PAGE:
The University of St. Thomas

A simple case of Adobe and other matters…

Published on: Thursday, October 24th, 2013

Some time ago, I converted a document into Adobe PDF with fill-able form fields. We unleashed it after testing showed all worked as expected.

The very first problem the feedback revealed was that some of the form fields cut off after certain number of characters. This was relatively easy to fix by making the fields expandable. But the fix introduces additional problem of display issue and then printing issue.

Some other problems that cropped up in real use were not that easy to be fixed. One of them was that Apple Laptops allow a program called Preview to open and work on the PDF, but unfortunately the program does not fully implement all PDF features, so some of the form fields once filled in PDF can show up jumbled when viewed in Preview. After some exploration, I settled on print the textual PDF to image PDF in Adobe Reader. This way, the document will display correctly no matter what program is used, either Adobe Reader or Preview. I found the PDFwriter, free for Mac to solve the problem. Since this free program is a print driver, not a full program, installation and use of this program requires two steps, one to install the program, and then second, to install the printer under Systems and Preferences. And the last sticky thing about this program is that you have to know where to look for the printed PDF, which is usually under /Users/Shared/PDFwriter on the hard drive. Therefore the solution is not for the faint of heart. It requires a certain level of technical expertise, not much, but enough to stall certain number of law students.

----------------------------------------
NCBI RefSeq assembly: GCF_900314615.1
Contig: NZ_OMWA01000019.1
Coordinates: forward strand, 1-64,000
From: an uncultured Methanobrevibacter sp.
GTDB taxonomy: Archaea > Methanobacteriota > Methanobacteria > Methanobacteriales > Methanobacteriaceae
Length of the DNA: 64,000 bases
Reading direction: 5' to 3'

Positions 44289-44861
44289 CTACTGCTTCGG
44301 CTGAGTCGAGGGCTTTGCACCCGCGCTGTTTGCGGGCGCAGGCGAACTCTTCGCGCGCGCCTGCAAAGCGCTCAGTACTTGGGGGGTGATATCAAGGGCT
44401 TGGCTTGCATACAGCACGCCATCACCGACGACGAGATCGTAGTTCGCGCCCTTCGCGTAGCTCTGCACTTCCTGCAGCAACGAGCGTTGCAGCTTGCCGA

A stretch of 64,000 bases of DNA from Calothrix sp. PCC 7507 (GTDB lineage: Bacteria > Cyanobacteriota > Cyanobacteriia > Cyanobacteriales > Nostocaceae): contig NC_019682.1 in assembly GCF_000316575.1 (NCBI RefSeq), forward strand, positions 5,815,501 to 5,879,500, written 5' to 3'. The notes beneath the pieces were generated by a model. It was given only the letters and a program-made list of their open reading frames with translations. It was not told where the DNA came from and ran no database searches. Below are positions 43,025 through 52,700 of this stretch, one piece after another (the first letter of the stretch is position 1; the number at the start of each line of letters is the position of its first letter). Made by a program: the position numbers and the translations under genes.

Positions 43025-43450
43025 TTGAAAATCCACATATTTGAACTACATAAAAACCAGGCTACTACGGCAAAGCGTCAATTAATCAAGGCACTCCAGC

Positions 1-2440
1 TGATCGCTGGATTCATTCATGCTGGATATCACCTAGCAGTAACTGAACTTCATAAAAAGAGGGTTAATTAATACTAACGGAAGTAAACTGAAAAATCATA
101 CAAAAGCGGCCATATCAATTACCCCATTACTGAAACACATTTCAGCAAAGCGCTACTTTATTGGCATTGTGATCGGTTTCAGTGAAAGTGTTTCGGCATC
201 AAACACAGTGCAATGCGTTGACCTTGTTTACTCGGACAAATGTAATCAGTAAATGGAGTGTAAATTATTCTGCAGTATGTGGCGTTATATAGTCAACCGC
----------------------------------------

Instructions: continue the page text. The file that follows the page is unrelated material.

The second problem is that on some PCs, the save button is grayed out in Adobe Reader, so the filled out form can not be saved! Frustratingly, same document when used in two different PCs behave differently, one can save and the other can not. Ok, this is good for troubleshooting. The problem must be due to the settings of the reader itself. Otherwise it will not explain the different behavior of the same file on two different PCs. But I am stymied as to the solution. Luckily we just sidestepped the problem, by, again printing the document to an image PDF.

I am sure there are many instances like this in that a relatively small project might just snowball into a huge time investment, with no optimal solutions to keep everybody happy. Technology enables us to do more things, but it surely has not made it easier to accomplish them. And with the lightening speed technology is changing, we have to be on our toes to make sure we are keeping up. Two days ago, Apple released its latest OSX Mavericks. This new OS has not been tested to work with our exam taking software and we were duely notified. In turn, we notified our students not to upgrade, “for now”. But we did not act quick enough. Some of them had already upgraded. It almost looked like that we had to preempt, rather than react.

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